Iraqi refugees hope for US strikeIraqi exiles blame Saddam Hussein for most of their ills
The Central Cafe in downtown Amman is a typical Arab establishment where men meet to play backgammon, smoke a water pipe and talk politics. The difference is that the only topic of discussion here is Iraq.
Most of the customers at the cafe are Iraqi refugees, stuck in Amman, some already for years as they wait for an answer to their request for asylum from the UN's refugee body, the UNHCR.
If America helps us get rid of Saddam Hussein, then welcome and many thanks to America
Majed Abed Abbas
The plans for a US strike against Iraq may still be unclear and there have been warnings about the consequences such a strike would have for the stability of the region, but Iraqis at the Centraal are hoping it will happen... and soon. Majed Abed Abbas, a 35-year-old Iraqi Shia, fled his country two years ago. He said he was persecuted as a Shia by Iraqi President Saddam Hussein's Sunni regime.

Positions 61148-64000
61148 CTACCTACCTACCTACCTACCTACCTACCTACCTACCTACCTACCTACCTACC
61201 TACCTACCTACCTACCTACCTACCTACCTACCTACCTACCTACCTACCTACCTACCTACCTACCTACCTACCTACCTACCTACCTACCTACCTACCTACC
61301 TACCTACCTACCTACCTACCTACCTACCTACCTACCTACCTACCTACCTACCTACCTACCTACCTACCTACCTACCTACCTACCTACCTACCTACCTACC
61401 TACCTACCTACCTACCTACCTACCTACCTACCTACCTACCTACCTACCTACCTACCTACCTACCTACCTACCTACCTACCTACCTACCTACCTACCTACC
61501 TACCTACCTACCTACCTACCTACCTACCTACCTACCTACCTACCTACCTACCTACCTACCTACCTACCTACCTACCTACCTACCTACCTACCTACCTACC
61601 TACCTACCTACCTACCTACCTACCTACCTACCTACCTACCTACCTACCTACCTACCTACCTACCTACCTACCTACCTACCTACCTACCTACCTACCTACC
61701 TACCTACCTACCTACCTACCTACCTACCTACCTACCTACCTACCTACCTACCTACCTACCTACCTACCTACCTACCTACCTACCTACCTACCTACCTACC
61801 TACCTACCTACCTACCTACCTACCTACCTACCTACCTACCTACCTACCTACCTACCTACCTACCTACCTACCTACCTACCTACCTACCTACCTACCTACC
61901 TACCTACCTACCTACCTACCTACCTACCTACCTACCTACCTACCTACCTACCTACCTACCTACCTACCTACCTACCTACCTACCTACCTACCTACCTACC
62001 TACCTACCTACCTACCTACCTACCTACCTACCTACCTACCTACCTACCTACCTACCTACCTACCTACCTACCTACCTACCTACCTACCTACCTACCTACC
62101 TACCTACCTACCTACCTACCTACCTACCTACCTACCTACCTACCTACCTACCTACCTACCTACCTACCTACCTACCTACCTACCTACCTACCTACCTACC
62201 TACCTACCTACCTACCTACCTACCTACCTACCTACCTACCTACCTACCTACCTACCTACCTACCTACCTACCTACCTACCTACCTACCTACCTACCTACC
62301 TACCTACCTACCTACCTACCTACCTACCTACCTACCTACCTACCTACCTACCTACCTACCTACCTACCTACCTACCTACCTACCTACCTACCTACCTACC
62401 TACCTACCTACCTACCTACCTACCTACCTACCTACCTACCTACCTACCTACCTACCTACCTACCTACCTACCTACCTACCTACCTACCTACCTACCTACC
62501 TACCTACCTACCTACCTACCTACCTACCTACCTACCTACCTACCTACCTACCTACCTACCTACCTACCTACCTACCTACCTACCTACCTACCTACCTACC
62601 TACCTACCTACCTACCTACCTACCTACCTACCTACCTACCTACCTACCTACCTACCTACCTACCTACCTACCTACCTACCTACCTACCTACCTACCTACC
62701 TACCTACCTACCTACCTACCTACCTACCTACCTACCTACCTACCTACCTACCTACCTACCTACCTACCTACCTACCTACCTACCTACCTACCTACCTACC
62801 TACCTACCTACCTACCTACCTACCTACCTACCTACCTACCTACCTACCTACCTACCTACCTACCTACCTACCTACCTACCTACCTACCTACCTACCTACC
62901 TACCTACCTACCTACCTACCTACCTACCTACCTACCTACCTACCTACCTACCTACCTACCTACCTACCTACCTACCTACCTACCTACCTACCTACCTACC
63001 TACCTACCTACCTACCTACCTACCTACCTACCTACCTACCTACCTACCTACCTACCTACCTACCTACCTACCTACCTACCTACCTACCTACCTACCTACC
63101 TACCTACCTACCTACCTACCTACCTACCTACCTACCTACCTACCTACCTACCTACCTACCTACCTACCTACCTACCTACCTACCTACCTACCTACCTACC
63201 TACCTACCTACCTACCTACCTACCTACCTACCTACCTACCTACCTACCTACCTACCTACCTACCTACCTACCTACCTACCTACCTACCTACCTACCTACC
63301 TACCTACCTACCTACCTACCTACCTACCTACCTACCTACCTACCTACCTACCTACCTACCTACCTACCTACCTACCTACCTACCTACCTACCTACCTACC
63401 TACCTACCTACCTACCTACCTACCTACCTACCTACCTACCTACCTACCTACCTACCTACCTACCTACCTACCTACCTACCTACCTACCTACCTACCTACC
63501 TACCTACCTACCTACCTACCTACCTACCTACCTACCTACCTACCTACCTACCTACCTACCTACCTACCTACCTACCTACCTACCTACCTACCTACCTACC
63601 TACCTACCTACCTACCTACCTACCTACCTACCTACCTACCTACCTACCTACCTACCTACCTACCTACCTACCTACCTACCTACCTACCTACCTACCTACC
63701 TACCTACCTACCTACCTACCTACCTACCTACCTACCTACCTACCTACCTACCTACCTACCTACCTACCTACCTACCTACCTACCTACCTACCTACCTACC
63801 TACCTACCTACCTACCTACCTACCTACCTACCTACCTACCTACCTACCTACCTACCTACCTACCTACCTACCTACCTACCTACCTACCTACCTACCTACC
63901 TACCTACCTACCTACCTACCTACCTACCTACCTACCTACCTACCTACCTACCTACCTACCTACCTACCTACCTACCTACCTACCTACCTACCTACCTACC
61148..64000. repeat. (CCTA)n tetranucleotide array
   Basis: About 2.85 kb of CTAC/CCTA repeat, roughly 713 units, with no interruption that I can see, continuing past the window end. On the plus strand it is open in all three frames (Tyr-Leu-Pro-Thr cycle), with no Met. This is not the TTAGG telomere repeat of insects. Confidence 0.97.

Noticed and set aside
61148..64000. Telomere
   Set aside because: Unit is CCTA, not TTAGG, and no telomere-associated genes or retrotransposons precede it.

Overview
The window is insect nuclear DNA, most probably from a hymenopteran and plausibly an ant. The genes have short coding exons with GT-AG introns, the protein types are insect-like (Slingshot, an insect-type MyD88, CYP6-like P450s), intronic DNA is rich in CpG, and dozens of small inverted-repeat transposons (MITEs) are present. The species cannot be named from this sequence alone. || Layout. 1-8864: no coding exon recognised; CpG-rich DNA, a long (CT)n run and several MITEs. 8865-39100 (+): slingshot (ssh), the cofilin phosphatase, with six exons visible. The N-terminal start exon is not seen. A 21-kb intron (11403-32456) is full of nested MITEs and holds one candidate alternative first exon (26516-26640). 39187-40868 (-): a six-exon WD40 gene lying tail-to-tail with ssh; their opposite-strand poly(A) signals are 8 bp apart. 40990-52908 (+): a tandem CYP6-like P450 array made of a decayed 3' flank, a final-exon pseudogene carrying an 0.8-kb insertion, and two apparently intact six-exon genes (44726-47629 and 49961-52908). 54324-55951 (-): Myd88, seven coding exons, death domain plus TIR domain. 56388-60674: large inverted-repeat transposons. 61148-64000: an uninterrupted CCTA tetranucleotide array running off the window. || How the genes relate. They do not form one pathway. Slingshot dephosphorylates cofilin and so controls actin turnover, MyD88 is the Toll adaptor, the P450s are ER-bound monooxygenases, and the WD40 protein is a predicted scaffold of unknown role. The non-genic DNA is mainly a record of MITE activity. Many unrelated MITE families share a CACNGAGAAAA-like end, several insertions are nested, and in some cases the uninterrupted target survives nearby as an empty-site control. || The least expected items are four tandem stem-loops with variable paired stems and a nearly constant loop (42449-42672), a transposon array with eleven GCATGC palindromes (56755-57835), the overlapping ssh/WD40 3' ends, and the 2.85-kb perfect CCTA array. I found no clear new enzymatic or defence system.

He also got in trouble after helping his brother-in-law flee to Denmark. He blames all his misery on Saddam Hussein.
"We have to save the Iraqis, they are oppressed and they are hungry," he said.
Iraqi President Saddam Hussein
Iraqi refugees would like to see a change of regime
"Iraqis don't care any more who rules them as long as it's not Saddam Hussein.
"If America helps us get rid of Saddam Hussein, then welcome and many thanks to America."
This is an unusual statement in a region where the US is viewed with suspicion, sometimes called the Great Satan and always criticised for its pro-Israel stance.
"We need outside help to topple the regime," Mr Abbas said.
"The Iraqi people are weakened, they are too worried about surviving and putting food on the table, they don't have the strength to rebel against this regime."